A year ago, I reviewed some headphones from a new company – Fanny Wang. They weren’t established yet but managed to get attention with their striking design. Their original On Ear (1000 Series) was similar enough to the Monster Beats to spark a lawsuit. Nobody (except the lawyers) won that suit, and Fanny Wang continues to make and sell headphones. They’ve recently released what they call the 3000 Series Over Ear Noise Canceling headphones.
Over Ear headphones are exactly that: a larger ear piece that surrounds the ear (circumaural), rather than a smaller cup that sit on the ear (supra-aural). The advantage to this design – especially when combined with active noise canceling – is complete isolation, and I mean complete. Noise canceling is great for commuting, because it can make the background hum of trains, buses and planes disappear, as in … gone. It’s an amazing technology. However, the disadvantage of the over-ear design is complete isolation. I’m not contradicting myself. To be totally isolated from your environment can be extremely dangerous on a busy street. Also, noise canceling does affect audio quality, and usually not for the better. I will talk more about that later.
Let’s look at the headphones. The 3000 Series are almost identical to the On Ears model in design, only in larger proportions. The design looks better on this larger scale. They are made of matte black plastic overlaid onto an aluminum frame, giving the 3000 Series a more mature, classy look and feel. The cups are padded in soft, black leather. I would have preferred slightly firmer padding, but they are comfortable for extended periods. Inside the leather padding are air vents which permit the pads to breathe, cutting down on sweat. The cups also rotate in a circular motion which can help with a close-to-perfect fit. The headband’s padding is adequate, but not very thick. Three color choices are available: Black, White and a bright blue and white combination.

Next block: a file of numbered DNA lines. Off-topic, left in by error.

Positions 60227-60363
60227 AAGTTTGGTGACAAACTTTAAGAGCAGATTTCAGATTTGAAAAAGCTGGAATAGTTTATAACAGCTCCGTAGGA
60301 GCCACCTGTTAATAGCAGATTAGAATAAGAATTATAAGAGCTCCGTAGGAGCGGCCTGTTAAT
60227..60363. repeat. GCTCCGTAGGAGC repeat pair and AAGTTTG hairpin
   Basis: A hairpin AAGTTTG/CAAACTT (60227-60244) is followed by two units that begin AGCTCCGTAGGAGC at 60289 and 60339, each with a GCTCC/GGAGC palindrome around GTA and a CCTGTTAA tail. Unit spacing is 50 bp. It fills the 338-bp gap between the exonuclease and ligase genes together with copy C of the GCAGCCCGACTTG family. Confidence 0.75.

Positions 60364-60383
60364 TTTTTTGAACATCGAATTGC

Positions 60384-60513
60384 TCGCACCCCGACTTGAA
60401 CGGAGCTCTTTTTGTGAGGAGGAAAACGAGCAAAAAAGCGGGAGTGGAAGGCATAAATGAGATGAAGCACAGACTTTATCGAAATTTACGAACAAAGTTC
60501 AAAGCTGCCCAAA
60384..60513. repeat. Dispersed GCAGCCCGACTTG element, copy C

The headphones are foldable and come with a hard, form-fitting case. While the case is very good at protection, the fit is so tight that I’m always worried about using too much pressure just to get it zipped up. A little more wiggle room would have been nice. The hinges are aluminum and snap into place with a reassuring click when opened. The usual sizing adjustments are available, but as happens often with many brands of headphones, I had to use the largest setting.
Overall, the Fanny Wang 3000 headphones look and feel well made, are very comfortable for an over-ear design, and sound good for their cost. But I suspect the main selling point of these headphones is not the sound, but the active noise canceling feature. Bose has made a name for themselves with their versions of noise canceling Quiet Comfort Headphones. Fanny Wang’s 3000 Series offers a few more features and has a more aggressive design than the Bose version.
Built into the 3000 Series are 4 microphones that measure ambient noise. A canceling signal is generated which effectively cuts 95% of background noise. Add to that a built-in 5 watt headphone amp, 50mm drivers (larger than most headphones) and you have some serious power sitting on your head. This power requires two “AAA” batteries. There is also what Wang calls a DuoJack; an in-line headphone splitter for sharing headphones. The cord is replaceable.
There are three audio settings to choose: Off, for normal headphone listening; Active Noise Canceling (ANC) and Bass Boost (combined with ANC) for all you hip-hop fans. The Bass Boost switch cranks the bass a full 6dB, which will vibrate your teeth when loud. You’ve been warned. Note that the headphones will only work in normal, passive mode without batteries. Noise Canceling and Bass Boost will not work without them.